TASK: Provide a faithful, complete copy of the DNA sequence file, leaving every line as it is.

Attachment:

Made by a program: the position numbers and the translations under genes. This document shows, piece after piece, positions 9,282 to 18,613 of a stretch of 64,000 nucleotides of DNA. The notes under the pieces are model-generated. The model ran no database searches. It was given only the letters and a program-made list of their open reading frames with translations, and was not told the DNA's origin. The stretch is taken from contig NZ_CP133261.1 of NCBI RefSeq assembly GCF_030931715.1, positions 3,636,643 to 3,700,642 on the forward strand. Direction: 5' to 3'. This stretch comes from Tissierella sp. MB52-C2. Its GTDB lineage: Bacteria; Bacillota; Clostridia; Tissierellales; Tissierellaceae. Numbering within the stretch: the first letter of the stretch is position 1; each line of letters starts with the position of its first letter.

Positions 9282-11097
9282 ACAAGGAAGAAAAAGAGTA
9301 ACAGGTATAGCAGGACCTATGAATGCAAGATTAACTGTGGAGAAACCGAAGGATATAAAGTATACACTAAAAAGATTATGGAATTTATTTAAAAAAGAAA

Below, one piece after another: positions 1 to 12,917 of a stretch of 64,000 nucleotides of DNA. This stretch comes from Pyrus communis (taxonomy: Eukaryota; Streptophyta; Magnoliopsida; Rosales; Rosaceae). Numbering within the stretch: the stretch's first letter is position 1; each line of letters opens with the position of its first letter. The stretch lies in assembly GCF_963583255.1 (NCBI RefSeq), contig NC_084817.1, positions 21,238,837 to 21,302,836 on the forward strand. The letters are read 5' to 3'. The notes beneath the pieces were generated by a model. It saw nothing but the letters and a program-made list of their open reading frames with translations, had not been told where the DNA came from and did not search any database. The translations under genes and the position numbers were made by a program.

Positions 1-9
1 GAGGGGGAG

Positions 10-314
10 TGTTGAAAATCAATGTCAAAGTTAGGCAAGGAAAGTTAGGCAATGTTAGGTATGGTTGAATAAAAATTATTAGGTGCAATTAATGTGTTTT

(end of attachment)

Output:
Made by a program: the position numbers and the translations under genes. This document shows, piece after piece, positions 9,282 to 18,613 of a stretch of 64,000 nucleotides of DNA. The notes under the pieces are model-generated. The model ran no database searches. It was given only the letters and a program-made list of their open reading frames with translations, and was not told the DNA's origin. The stretch is taken from contig NZ_CP133261.1 of NCBI RefSeq assembly GCF_030931715.1, positions 3,636,643 to 3,700,642 on the forward strand. Direction: 5' to 3'. This stretch comes from Tissierella sp. MB52-C2. Its GTDB lineage: Bacteria; Bacillota; Clostridia; Tissierellales; Tissierellaceae. Numbering within the stretch: the first letter of the stretch is position 1; each line of letters starts with the position of its first letter.

Positions 9282-11097
9282 ACAAGGAAGAAAAAGAGTA
9301 ACAGGTATAGCAGGACCTATGAATGCAAGATTAACTGTGGAGAAACCGAAGGATATAAAGTATACACTAAAAAGATTATGGAATTTATTTAAAAAAGAAA

Below, one piece after another: positions 1 to 12,917 of a stretch of 64,000 nucleotides of DNA. This stretch comes from Pyrus communis (taxonomy: Eukaryota; Streptophyta; Magnoliopsida; Rosales; Rosaceae). Numbering within the stretch: the stretch's first letter is position 1; each line of letters opens with the position of its first letter. The stretch lies in assembly GCF_963583255.1 (NCBI RefSeq), contig NC_084817.1, positions 21,238,837 to 21,302,836 on the forward strand. The letters are read 5' to 3'. The notes beneath the pieces were generated by a model. It saw nothing but the letters and a program-made list of their open reading frames with translations, had not been told where the DNA came from and did not search any database. The translations under genes and the position numbers were made by a program.

Positions 1-9
1 GAGGGGGAG

Positions 10-314
10 TGTTGAAAATCAATGTCAAAGTTAGGCAAGGAAAGTTAGGCAATGTTAGGTATGGTTGAATAAAAATTATTAGGTGCAATTAATGTGTTTT